|Title||First Report of Phytophthora uniformis and P. plurivora Causing Stem Cankers on Alnus glutinosa in Denmark|
|Publication Type||Journal Article|
|Year of Publication||2016|
|Authors||Redondo, Á, Thomsen, IM, Oliva, J|
Phytophthora uniformis (Brasier & S.A. Kirk) Husson, Ioos & Aguayo, comb. nov. is an aggressive pathogen associated with root and collar rot of alder trees (Alnus spp.) in Europe (Husson et al. 2015). In summer 2016, symptomatic trees were observed in the banks of a backwater lake area of the river Gurre Å (56°1′46.24″N, 12°27′15.30″E, 29 m above sea level). Several trees displayed chlorosis, reduced leaf size, defoliation, and bleeding cankers on the base of the stem. Inspections upstream near Gurre forest failed in finding other trees with similar crown symptoms, whereas a tree with a bleeding canker was observed downstream (56°3′10.97″N, 12°26′4.40″E, 23 m above sea level). Bark from six trees in the first site and from the tree in the second site was removed from the canker area. As described in Redondo et al. (2015), pieces of 1 cm × 0.5 cm × 1 mm of necrotic cambial tissue from the infection front were plated directly into CMA-PARPBH selective medium. Growing hyphae were transferred onto V8 juice agar medium and incubated at 20°C. Isolates from the first site grew 5 mm/day and formed cottony uniform colonies. After 1 week, spherical smooth-walled oogonia often showing two-celled amphigynous antheridia developed profusely (Ø 39.6 μm; SE = 0.84). Sporangia were ellipsoid and nonpapillate, often with nested proliferation. Colonies from the second site grew 5.5 mm/day, and formed a stellate colony pattern with limited aerial mycelium. Abundant spherical (Ø 29.8 μm; SE = 0.53) oogonia with paragynous antheridia formed after 1 week. Sporangia were commonly ovoid and semipapillate. DNA was extracted from all isolates and the ITS region was amplified using the ITS4 and ITS6f primers. BLAST searches showed 99% similarity with P. uniformis sequence no. AF139367.1 for the six isolates from the first site (GenBank accession nos. KX822022 to KX822027), and 99% similarity with P. plurivora sequence no. FJ665227.1 for the isolate from the second site (KX822028). As morphological characteristics of the first six isolates corresponded to those of the P. alni species complex, primers TRP-PAU-F/-R and RAS-PAM1-F/-R (Ioos et al. 2006) were used to classify them as P. uniformis. ITS patterns from Jung and Burgess (2009) were used to classify the P. plurivora-like isolate as P. plurivora. Pathogenicity of two P. uniformis isolates and the P. plurivora isolate was confirmed by immersing 30 alder seedlings, grown in vermiculite for 3 weeks, in a zoospore suspension of each isolate adjusted to 3 × 104 zoospores ml–1 for 3 h. Seedlings were later kept in dark Eppendorf tubes in sterile water, and rewatered daily. After 10 days, mortality was 76.6 and 86.6% among those inoculated with P. uniformis, and 60% for those inoculated with P. plurivora. Surviving seedlings after 10 days displayed wilting symptoms, while seedlings immersed in water were symptomless. The roots of the dead seedlings were plated onto CMA-PARPBH selective medium. Growing hyphae were observed in all plated roots, and were transferred to V8 juice agar medium. The reisolated Phytophthora colonies were morphologically similar to P. uniformis and P. plurivora, fulfilling Koch’s postulates. Our finding raises concern about the future health of alder trees in Denmark, a country from which P. alni has not yet been reported. However, symptoms of Phytophthora disease have been observed on alder since 1995 (Thinggaard 1996). Further monitoring should investigate the extent of the outbreak.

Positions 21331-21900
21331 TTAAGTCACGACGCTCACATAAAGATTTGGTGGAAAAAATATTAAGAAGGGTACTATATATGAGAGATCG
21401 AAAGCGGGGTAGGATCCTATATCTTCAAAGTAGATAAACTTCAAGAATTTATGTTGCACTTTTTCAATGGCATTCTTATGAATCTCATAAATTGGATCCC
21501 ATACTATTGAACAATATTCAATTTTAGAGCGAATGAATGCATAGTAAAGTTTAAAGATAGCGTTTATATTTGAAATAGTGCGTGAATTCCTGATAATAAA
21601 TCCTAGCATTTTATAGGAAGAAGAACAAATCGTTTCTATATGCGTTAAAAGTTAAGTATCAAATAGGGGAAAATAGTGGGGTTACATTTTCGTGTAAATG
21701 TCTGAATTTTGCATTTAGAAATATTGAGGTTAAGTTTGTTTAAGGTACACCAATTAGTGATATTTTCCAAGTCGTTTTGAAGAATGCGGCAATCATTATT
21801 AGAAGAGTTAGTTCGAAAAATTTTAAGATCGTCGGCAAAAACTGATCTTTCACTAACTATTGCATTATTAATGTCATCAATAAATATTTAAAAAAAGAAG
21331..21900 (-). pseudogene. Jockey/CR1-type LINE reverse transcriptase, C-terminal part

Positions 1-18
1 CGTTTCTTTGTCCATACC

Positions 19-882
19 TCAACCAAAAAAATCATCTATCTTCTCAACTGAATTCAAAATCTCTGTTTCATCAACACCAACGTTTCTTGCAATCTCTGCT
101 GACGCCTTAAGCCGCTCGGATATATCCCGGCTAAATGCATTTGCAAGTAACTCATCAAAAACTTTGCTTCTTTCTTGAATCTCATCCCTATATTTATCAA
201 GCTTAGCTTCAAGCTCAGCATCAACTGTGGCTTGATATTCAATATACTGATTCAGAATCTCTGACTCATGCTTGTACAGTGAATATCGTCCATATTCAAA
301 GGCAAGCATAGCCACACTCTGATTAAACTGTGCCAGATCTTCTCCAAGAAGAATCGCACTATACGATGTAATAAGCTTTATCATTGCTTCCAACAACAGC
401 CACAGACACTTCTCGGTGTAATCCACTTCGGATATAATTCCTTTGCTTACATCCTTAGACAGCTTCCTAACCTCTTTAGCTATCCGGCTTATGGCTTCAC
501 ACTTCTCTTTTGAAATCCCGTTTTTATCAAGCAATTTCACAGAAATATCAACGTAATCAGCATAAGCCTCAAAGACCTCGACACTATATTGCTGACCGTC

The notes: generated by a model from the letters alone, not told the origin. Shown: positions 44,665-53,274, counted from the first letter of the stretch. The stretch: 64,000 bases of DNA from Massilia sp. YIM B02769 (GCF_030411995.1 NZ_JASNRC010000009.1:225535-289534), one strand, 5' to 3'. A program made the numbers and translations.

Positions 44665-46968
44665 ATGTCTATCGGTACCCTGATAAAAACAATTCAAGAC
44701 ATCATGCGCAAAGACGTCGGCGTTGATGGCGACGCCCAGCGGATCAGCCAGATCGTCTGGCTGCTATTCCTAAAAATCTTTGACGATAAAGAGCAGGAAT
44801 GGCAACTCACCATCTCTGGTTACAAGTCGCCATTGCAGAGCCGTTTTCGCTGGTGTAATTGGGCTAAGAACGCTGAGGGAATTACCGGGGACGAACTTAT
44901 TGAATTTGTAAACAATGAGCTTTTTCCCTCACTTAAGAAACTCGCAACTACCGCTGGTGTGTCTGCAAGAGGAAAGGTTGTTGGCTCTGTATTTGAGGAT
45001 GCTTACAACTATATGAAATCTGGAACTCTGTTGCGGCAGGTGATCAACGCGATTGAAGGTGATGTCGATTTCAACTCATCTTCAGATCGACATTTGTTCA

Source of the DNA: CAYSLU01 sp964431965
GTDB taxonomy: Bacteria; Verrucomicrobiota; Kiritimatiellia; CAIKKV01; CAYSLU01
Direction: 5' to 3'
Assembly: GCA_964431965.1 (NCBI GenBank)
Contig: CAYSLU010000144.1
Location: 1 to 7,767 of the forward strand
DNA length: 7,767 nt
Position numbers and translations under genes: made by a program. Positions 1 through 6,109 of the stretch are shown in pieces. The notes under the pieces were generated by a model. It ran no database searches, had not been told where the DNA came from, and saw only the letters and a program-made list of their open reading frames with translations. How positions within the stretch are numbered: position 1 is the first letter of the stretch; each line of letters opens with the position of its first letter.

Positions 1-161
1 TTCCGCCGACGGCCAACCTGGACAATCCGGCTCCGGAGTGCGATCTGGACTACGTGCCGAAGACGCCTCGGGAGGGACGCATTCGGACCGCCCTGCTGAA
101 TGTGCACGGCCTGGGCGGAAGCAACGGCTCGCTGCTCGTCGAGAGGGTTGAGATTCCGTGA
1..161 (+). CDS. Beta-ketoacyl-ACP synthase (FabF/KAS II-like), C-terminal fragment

|Short Title||Plant Disease|